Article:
Conclusions: This prospective study demonstrated the efficacy and safety of proceeding faster to allo-HSCT in CR1 for younger adult patients with FLT3-ITD positive AML, whose graft sources were not limited to HLA identical donors and the first available donor should be considered. Beyond FLT3-ITD mutations, no significant prognostic factor was identified in their genetic background or high ITD AR. Further study is required to improve the prognosis of AML patients with FLT3-ITD by establishment of an adequate therapeutic strategy using FLT3 inhibitors and allo-HSCT.

Disclosures

Atsuta:Kyowa Kirin Co., Ltd: Honoraria; Mochida Pharmaceutical Co. Ltd: Honoraria; Chugai Pharmaceutical Co., Ltd.: Honoraria; Janssen Paharmaceutical K.K.: Honoraria. Sawa:Asahi-Kasei: Honoraria; Celgene: Honoraria; Sumitomo Dainippon Pharma: Honoraria; MSD: Honoraria; Mochida: Honoraria; Ono Pharmaceutical Co., Ltd: Honoraria; Bristol-Myers Squibb: Honoraria; Takeda: Honoraria; Sanofi: Honoraria; Chugai Pharmaceutical Co., Ltd.: Honoraria; Astellas Pharma Inc.: Honoraria; Kyowa-Hakko Kirin: Honoraria; Nippon Shinyaku: Honoraria; Pfizer Japan Inc.: Honoraria; Novartis: Honoraria; Eisai: Honoraria; Otsuka Pharmaceutical: Honoraria; Shire: Honoraria; Mundi Pharma: Honoraria. Ozawa:Kyowa-Hakko Kirin: Honoraria; Novartis: Honoraria; Pfizer Japan Inc.: Honoraria; Astellas Pharma Inc.: Honoraria. Tomita:Taiho Pharma: Research Funding; Kyowa Kirin: Research Funding; Chugai Pharmaceutical Co., Ltd.: Honoraria, Research Funding. Maeda:Nippon Shinyaku Co., Ltd.: Honoraria; Janssen Pharmaceutical K.K..: Honoraria. Usuki:Daiichi Sankyo Co., Ltd.: Research Funding, Speakers Bureau; Astellas Pharma Inc: Research Funding, Speakers Bureau. Matsuoka:Takeda Pharmaceutical: Research Funding; Novartis: Research Funding; Astellas Amgen Biopharma: Consultancy. Asou:SRL Inc.: Research Funding; Chugai Pharmaceutical Co., Ltd.: Research Funding; Astellas Pharm Inc.: Research Funding; Sumitomo Dainippon Pharma Co., Ltd.: Research Funding; Asahi Kasei Pharma Co., Ltd.: Research Funding; Eisai Co., Ltd: Research Funding; Novartis Pharmaceuticals: Research Funding; Nippon Shinyaku Co., Ltd.: Research Funding; Kyowa Hakko Kirin Co., Ltd.: Research Funding. Matsumura:Otsuka Pharmaceutical: Consultancy, Research Funding; Novartis: Speakers Bureau; Bristol-Myers Squibb: Speakers Bureau; Pfizer: Research Funding, Speakers Bureau. Miyazaki:Kyowa-Kirin: Honoraria; Dainippon-Sumitomo: Honoraria; Chugai: Research Funding; Nippon-Shinyaku: Honoraria; Novartis: Honoraria; Otsuka: Honoraria. Kiyoi:Otsuka Pharmaceutical Co.,Ltd.: Research Funding; Astellas Pharma Inc.: Honoraria, Research Funding; Pfizer Japan Inc.: Honoraria; Zenyaku Kogyo Co., Ltd.: Research Funding; Eisai Co., Ltd.: Research Funding; Bristol-Myers Squibb: Research Funding; Kyowa Hakko Kirin Co., Ltd.: Research Funding; Perseus Proteomics Inc.: Research Funding; Chugai Pharmaceutical Co., Ltd.: Research Funding; Daiichi Sankyo Co., Ltd: Research Funding; Sumitomo Dainippon Pharma Co., Ltd.: Research Funding; Takeda Pharmaceutical Co., Ltd.: Research Funding; Nippon Shinyaku Co., Ltd.: Research Funding; FUJIFILM Corporation: Research Funding.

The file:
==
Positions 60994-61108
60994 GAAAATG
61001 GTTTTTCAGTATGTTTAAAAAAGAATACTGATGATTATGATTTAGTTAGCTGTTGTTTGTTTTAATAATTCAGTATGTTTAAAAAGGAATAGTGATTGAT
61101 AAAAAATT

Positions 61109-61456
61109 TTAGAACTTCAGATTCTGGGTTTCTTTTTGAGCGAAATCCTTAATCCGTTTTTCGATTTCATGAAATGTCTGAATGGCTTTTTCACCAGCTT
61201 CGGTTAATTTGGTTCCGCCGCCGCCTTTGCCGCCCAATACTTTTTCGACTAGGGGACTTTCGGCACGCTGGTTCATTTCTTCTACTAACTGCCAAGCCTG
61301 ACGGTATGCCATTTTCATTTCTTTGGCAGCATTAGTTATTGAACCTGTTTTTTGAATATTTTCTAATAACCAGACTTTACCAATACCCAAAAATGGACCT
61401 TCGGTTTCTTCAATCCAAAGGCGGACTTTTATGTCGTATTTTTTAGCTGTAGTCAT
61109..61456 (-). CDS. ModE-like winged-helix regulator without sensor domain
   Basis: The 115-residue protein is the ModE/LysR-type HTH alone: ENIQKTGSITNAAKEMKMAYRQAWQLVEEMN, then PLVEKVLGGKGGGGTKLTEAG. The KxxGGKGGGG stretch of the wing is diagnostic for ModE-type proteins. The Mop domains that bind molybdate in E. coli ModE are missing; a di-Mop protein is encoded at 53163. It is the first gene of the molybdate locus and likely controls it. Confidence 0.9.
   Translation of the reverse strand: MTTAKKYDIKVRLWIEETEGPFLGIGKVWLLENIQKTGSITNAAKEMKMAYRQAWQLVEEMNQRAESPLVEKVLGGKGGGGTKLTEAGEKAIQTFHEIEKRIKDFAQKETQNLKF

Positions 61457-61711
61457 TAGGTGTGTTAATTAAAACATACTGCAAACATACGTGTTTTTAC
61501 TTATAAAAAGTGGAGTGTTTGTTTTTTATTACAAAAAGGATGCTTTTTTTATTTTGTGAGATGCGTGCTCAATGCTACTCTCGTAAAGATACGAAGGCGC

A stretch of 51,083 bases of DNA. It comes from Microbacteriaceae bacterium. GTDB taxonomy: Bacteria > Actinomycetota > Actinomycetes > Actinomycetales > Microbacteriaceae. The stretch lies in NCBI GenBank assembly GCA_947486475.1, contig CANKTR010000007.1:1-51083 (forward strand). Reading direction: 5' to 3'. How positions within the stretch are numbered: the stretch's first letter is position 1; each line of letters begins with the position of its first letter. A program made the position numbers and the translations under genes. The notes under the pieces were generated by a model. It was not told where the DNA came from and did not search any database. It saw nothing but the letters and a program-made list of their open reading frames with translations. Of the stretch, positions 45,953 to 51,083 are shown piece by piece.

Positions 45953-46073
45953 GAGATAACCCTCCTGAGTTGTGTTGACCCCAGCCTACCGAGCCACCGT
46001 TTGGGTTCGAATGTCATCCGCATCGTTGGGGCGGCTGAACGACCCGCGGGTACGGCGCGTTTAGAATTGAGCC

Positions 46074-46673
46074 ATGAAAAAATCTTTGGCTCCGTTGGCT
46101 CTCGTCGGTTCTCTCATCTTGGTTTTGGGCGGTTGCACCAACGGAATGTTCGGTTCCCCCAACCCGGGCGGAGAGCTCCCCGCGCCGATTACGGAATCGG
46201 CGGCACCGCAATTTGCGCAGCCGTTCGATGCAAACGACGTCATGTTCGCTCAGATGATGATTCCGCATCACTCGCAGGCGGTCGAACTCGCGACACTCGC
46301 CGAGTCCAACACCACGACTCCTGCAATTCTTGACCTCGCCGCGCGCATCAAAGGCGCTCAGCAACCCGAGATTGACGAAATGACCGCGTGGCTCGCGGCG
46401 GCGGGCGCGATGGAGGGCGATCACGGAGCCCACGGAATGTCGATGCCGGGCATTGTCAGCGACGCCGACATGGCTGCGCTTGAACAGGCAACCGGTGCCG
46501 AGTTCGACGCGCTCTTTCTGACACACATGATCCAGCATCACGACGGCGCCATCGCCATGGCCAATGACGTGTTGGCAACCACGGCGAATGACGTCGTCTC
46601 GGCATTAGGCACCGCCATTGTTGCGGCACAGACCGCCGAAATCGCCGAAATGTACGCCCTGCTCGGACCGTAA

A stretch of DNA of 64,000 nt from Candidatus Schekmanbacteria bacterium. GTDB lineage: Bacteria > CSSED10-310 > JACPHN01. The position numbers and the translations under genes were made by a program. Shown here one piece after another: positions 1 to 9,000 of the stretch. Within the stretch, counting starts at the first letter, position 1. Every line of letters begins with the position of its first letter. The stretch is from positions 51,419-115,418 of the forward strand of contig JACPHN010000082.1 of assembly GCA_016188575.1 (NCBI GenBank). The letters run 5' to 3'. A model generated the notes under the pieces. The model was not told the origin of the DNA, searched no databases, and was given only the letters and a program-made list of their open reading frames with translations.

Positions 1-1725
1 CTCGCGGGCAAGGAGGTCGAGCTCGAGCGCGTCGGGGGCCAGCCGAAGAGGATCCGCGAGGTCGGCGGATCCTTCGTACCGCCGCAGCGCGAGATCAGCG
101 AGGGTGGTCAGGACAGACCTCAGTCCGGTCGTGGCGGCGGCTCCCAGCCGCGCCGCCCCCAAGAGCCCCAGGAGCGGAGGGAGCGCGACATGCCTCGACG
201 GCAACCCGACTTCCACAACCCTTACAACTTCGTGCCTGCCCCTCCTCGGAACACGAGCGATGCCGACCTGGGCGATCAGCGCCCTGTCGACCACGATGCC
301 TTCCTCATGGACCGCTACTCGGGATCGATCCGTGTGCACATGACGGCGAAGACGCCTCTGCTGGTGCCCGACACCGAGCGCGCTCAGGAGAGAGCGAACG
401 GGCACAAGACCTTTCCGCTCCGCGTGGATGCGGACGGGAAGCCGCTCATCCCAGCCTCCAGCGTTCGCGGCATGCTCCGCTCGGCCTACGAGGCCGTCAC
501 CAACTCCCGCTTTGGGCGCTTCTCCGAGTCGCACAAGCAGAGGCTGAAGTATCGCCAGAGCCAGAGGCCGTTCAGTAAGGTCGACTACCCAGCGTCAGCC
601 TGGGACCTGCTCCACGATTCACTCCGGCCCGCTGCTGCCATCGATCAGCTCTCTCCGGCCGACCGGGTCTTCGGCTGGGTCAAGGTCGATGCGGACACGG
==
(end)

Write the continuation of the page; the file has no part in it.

Author notes

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Asterisk with author names denotes non-ASH members.